1. Love is wonderful - and you need to marry someone that you love with all your heart mind and soul. But more importantly...you need to really LIKE the person. They should be a friend.
2. Marriage is a verb. It is NOT ceremony. In the words of Steve Martin in "Father of the Bride"..."That's a wedding". And wedding's only last for a few hours. Then real life begins. And to be successful, you have to stay actively engaged and work at it.
3. Marriage is messy - you are going to see this person at their best. But more often, you are going to see this person at their worst...when they are overwhelmed, cranky, short-tempered, tired, sick, with morning breath and morning hair, ... Take the time to let your partner see you at your "best" as often as possible. They deserve it.
4. There are no guarantees. For years, I heard all sorts of "formulas" that were supposed to guarantee a successful marriage. I have learned that there are many marriages that I thought were "perfect", only to find out that they were not. They were far from perfect - in fact, they were downright disfunctional. Bottom line...you have to remember to keep the marriage and your partner high on your priority list. Pay attention to them and forget the formulas.
5. Do not divorce your friends. Too many people I know decided that once they were married, they were no longer allowed to work on their friendships. I think that is a big mistake. We still need our friends.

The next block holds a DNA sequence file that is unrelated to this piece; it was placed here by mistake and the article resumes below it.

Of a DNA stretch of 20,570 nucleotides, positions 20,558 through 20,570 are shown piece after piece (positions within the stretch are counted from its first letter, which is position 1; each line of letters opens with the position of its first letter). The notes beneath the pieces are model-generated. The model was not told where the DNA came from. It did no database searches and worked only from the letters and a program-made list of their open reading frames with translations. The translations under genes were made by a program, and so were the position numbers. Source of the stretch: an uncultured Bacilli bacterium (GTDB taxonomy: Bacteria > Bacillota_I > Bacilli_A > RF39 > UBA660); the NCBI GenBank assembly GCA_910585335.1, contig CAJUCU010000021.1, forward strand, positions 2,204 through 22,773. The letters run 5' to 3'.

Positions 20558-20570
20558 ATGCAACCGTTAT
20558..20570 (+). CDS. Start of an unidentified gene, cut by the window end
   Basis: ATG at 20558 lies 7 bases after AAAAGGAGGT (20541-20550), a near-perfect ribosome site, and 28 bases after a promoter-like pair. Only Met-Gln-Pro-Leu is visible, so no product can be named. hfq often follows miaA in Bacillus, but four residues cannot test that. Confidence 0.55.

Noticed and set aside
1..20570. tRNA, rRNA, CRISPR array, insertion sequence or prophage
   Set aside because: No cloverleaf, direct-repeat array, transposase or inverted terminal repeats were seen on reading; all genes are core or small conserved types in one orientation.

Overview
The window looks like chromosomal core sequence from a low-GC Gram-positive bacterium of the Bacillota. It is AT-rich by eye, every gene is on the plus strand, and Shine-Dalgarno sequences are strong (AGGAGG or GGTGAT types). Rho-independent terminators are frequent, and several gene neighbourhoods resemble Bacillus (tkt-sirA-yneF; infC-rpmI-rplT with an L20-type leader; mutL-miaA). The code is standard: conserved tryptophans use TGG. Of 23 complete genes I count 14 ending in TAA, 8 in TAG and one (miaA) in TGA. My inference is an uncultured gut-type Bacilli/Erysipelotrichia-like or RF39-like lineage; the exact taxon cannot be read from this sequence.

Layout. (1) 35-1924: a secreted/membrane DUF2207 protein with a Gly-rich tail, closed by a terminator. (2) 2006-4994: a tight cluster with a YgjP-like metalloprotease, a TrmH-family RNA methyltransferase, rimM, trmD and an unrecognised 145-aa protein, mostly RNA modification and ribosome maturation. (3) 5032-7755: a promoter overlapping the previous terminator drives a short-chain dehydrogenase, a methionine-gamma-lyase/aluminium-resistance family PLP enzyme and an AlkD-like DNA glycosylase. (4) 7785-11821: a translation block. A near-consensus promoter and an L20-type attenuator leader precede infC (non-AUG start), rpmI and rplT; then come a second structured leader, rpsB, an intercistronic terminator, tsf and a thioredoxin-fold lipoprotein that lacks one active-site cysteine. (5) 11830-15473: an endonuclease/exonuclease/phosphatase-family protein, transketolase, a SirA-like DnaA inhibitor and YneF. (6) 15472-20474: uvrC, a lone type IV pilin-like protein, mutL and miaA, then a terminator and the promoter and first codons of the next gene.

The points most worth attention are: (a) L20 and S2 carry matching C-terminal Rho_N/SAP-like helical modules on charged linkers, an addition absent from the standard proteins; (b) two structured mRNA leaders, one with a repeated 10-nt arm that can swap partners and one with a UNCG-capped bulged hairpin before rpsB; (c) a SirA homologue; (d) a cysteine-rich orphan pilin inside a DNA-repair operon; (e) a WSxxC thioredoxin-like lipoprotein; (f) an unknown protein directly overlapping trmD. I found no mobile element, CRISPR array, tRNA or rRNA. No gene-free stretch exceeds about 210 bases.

6. Do not give up on your dreams. Life is going to get crazy. You may or may not have children and once you do, they will become your priority. That is how it should be. But we all have the ability to keep pursuing our dreams. Even if it is only for 5 minutes a day. 7. Keep growing and trying new things together - My oldest brother and his wife just started taking guitar lessons together. A friend of mine and her husband started contra-dancing. Find those common things that bring you together. Keep the sense of wonder and adventure alive. (Refer to #2) 8. DATE - Yes you are married. But you still need to go on dates. Make it a priority to reacquaint yourself with the person you fell in love with...get dressed up for each other; treat it like something special. 9. The old standby rule is still true - do not go to bed mad. 10. Play - Be silly and have fun. 11. Talk about everything - even the hard stuff. Share your feelings when they are small and manageable. 12. Say "I love you" everyday. 13. Say "I love you" - and mean it. 14. Laugh together. 15. Cry together. 16. Share secrets. 17. Call each other through the day...just because. 18. Take the television and the laptop out of the bedroom. And the smart phone. 19. Remember the "first 4 minutes of contact rule" - The first 4 minutes of contact in the morning or when you come home sets the tone for the rest of the day/evening. Make sure it is good. 20. Remove certain words from your vocabulary ... like divorce and hate.
I am happy for my son, my future daughter in law, my niece and her future husband. Regardless of where I am - I am still a believer in the dream of "happily ever after". And I wish for both of these couples their own fairy tale.